Rivals: The Difference Between The Knicks and Nets

By Jerald LeVon Hoover
Updated: February 12, 2006

NEW YORK – The difference between the cross-state rivals is realistically night and date. One franchise is on ascending and the other is descending and descending rapidly. One franchise is organized and has a philosophy and direction. The other has changed directions, changed coaches, changed schemes and changed players all within the blink of an eyelash without any at all regard for the bottom line. One franchise after being perennial losers and the doormats of the NBA are now fixtures in the Playoff picture. The other franchise merely hopes to make it to the Playoff dance, but when they do, they have flamed out without winning a single game within the last three seasons.

The successful franchise nowadays is the New Jersey Nets and the franchise that is going down the drink is the New York Knicks who cannot decide whether to go with a youth movement or trade away their future for under achieving veterans with bad contracts. And what a difference a few decades make. Because there was a time especially in the primed Patrick Ewing era whereas the Nets couldn’t get a sniffle of success as compared what the Knicks were doing in the glorified Madison Square Garden. (One has to ask, what is the point in stock piling so called first round picks if you’re not going to let the be groomed into the pro game.)

Afterall, the Nets played out in the Swamp of the Brendan Byrne Arena now renamed Continental Airlines Arena in front of mostly middle class family types that wanted to spend a good night out with the family. Whereas the Knicks played in front of the more high rollers, stars or wanna be stars and those that wanted to be seen in the ‘place to be’ of The Garden.

So much for all of the glitz and glitter; for as they say, ‘all that glitters ain’t gold’. And the Knicks are a microcosm of that such thing. Under President and GM Isiah Thomas that losing ways of the franchise has continued. All of this while Thomas has completely (Michael Sweetney-since traded to the Chicago Bulls and Allan Houston-since retired and doing some radio commentary for the Knicks) revamped the roster in the image that he wanted. Thomas wanted longer and more athletic types to run up and down the floor of Gotham.

One major problem with that issue is Thomas isn’t as patient with the players he brings in. Although in most cases the newly signed or newly traded for player is feted with an elaborate press conference and positive declarations of what they can do on the court by none other than Thomas himself. That of course is until the player in question doesn’t get the job done or if they don’t get along with Marbury in some cases where he’s destined to be jettison out to the first taker.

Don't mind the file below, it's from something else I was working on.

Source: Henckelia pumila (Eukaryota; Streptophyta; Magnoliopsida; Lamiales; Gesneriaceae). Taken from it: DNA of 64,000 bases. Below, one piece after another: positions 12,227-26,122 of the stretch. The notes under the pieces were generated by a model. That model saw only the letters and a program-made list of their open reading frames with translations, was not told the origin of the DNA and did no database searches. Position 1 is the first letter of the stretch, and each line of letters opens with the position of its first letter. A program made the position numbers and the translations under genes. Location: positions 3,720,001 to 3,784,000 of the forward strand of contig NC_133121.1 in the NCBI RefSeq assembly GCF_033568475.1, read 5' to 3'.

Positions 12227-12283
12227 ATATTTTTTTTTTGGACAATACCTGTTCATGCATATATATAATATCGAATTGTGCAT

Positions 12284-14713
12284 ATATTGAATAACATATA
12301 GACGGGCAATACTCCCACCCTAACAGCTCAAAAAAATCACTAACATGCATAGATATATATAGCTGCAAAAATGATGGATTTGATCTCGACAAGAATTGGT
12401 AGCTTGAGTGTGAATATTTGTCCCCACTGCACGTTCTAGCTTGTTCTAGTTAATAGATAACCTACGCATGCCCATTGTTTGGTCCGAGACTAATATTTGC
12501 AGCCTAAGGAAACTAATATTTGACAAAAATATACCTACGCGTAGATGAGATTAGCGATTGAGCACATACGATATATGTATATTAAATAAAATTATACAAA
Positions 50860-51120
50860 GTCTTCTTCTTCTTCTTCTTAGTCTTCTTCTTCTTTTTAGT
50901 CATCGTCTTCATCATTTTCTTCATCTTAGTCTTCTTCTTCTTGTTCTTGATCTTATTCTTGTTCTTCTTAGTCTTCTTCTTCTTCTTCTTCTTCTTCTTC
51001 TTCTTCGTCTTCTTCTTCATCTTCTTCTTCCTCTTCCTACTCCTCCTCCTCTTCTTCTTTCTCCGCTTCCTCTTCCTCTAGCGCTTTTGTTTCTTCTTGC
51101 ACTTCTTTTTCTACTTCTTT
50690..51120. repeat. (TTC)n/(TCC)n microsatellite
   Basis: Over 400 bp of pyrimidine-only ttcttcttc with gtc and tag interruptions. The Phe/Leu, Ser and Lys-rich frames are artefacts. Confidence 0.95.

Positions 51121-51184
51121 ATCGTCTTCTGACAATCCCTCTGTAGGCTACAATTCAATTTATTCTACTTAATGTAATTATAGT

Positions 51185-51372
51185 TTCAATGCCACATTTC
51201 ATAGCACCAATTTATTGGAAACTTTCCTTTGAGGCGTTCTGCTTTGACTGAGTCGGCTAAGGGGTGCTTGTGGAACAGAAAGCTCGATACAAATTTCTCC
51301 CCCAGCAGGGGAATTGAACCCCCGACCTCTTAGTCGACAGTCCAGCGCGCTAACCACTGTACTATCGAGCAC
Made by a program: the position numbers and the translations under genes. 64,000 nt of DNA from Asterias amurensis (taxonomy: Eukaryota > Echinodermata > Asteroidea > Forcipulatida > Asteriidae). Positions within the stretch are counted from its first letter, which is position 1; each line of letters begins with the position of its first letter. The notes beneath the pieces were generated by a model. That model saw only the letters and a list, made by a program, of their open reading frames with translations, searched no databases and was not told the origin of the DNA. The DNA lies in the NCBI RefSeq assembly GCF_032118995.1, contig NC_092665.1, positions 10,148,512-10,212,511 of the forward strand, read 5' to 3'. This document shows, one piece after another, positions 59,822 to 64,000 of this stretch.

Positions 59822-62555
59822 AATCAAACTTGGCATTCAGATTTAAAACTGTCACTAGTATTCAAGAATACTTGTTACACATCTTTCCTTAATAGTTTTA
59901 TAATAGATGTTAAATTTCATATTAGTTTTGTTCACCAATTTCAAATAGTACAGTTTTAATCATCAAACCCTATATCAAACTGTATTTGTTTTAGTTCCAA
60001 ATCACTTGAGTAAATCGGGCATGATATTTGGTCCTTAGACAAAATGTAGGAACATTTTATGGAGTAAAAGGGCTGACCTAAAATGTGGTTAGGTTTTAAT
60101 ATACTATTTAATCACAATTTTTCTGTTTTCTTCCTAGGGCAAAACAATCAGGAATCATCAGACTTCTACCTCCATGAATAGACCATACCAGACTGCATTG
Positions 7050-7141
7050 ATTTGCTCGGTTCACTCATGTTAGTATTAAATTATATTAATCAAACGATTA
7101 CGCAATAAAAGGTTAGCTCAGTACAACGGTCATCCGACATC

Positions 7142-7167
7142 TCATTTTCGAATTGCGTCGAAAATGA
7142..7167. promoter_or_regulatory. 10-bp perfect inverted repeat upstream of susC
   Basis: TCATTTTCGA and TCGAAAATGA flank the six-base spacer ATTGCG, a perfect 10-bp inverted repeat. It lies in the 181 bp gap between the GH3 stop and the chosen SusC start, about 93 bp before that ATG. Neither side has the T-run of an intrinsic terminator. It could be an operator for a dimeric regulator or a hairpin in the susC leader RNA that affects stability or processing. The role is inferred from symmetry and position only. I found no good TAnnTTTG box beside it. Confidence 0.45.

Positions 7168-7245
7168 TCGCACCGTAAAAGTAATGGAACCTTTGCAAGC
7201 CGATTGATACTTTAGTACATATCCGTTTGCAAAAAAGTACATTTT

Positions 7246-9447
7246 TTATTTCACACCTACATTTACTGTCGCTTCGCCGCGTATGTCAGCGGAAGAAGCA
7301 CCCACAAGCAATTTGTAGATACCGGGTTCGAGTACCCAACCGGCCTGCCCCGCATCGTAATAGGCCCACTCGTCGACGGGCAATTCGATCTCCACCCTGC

The other major problem is now that Larry Brown has been hired by Thomas there has been a stark difference of opinion on the abilities of the people brought in. Brown has expressed those sentiments from basically his first day on the job. A job that pays him a cool 10 million dollars a year for five years to fix the mess that was here before him.

But on the other side of the Hudson River, General Manager Rod thorn has his Nets going in the right direction. Not shuffling the deck of players as if they are part of a 52 card set of solitaire. The Nets through Thorn, who by the way was the very same man that drafted Michael Jordan for the Bulls when he was General Manager, have a purpose and a method to what they are doing.

The interesting thing that Thorn did a few years ago was traded Kenyon Martin away to the Nuggets for 3 first round draft choices. The move at the time raised eyebrows but, Thorn seeing down the road did not want to have a ‘max’ salaried player that harbored bad practice habits and may be on the injury prone side. Those are the smart and subtle things the Nets as a franchise will do as opposed to the Knicks and their ‘win now at all cost’ theory that has plagued them into a league high 126 million in player salary and a 14-35 record and dead last in the Atlantic Division. Incidentally, the Nets’ team payroll is a paltry 66 million and they are first in the Atlantic Division with a 26-22 record.

And here’s another scary thought, there are rumors that the Knicks are interested in obtaining Martin from the Nuggets. And why not, if you’re the Knicks, after all he’s only due approximately another 60 million on his ridiculous contract.